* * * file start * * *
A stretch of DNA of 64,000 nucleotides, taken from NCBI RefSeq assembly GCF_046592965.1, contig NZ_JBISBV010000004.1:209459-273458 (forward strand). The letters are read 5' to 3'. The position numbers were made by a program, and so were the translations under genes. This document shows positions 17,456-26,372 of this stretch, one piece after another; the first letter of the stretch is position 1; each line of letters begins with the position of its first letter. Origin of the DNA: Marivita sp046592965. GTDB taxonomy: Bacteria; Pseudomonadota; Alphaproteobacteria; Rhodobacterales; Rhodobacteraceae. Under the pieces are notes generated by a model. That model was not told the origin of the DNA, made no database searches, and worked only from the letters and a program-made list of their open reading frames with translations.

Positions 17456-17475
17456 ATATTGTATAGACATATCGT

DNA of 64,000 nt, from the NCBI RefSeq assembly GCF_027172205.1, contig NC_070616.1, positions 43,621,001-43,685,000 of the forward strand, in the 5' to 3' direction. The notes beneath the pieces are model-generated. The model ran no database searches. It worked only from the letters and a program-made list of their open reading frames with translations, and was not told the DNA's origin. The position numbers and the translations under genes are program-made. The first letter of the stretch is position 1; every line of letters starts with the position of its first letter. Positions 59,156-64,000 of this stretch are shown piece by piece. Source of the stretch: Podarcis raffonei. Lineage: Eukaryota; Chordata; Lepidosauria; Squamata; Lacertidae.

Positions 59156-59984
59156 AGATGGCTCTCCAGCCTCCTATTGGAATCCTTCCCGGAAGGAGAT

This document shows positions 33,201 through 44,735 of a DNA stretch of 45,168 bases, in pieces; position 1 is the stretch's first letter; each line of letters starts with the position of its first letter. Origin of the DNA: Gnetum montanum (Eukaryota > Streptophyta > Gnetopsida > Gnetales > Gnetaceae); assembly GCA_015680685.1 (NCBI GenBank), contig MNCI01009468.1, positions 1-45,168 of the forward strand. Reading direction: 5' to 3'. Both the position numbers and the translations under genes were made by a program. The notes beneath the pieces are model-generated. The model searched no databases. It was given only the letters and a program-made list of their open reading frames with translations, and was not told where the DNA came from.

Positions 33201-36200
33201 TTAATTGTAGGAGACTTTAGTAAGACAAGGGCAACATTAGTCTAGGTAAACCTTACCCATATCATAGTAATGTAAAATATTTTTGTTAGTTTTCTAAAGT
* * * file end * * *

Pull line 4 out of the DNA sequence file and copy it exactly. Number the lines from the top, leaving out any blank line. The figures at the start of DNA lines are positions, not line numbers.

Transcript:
DNA of 64,000 nt, from the NCBI RefSeq assembly GCF_027172205.1, contig NC_070616.1, positions 43,621,001-43,685,000 of the forward strand, in the 5' to 3' direction. The notes beneath the pieces are model-generated. The model ran no database searches. It worked only from the letters and a program-made list of their open reading frames with translations, and was not told the DNA's origin. The position numbers and the translations under genes are program-made. The first letter of the stretch is position 1; every line of letters starts with the position of its first letter. Positions 59,156-64,000 of this stretch are shown piece by piece. Source of the stretch: Podarcis raffonei. Lineage: Eukaryota; Chordata; Lepidosauria; Squamata; Lacertidae.